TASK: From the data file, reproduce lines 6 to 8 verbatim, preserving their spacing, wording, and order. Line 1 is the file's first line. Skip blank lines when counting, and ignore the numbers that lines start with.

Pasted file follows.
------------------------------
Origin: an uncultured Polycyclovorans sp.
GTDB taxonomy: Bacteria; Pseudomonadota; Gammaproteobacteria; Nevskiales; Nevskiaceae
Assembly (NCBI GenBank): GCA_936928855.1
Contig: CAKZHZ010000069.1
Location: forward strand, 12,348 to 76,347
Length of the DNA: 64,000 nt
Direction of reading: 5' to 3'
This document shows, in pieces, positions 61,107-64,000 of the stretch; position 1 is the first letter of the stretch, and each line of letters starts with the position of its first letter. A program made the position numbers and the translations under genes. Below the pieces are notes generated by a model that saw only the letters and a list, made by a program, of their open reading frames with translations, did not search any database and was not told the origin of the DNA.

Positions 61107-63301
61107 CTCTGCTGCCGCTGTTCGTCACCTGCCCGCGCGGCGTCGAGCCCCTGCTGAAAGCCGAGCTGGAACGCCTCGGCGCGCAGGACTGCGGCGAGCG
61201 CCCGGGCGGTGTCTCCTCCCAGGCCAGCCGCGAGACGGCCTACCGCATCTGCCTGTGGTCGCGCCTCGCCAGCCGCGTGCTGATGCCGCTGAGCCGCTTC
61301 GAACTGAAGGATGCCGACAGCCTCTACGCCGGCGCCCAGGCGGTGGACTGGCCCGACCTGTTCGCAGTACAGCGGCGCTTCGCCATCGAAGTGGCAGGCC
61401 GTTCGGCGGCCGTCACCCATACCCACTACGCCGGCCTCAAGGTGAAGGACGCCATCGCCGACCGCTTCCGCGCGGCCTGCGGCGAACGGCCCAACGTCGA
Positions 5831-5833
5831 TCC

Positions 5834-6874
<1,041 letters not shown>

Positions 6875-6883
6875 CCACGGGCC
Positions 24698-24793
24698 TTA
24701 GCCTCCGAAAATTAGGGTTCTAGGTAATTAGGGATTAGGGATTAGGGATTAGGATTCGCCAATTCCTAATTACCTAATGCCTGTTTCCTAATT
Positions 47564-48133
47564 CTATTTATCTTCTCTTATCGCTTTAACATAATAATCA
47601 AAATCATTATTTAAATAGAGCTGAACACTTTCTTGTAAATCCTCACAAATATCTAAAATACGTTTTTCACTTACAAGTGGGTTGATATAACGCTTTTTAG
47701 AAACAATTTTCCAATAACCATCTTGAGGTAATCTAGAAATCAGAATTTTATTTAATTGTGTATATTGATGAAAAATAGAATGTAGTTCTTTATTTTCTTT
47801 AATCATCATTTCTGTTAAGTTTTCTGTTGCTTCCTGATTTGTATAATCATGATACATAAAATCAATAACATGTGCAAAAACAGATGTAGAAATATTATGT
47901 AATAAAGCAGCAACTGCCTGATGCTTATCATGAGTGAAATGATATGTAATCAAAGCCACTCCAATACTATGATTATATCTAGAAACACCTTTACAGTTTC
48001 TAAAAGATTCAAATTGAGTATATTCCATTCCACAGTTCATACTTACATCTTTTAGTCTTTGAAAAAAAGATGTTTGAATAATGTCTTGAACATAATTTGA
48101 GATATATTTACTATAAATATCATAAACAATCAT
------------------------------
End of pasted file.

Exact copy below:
Length of the DNA: 64,000 nt
Direction of reading: 5' to 3'
This document shows, in pieces, positions 61,107-64,000 of the stretch; position 1 is the first letter of the stretch, and each line of letters starts with the position of its first letter. A program made the position numbers and the translations under genes. Below the pieces are notes generated by a model that saw only the letters and a list, made by a program, of their open reading frames with translations, did not search any database and was not told the origin of the DNA.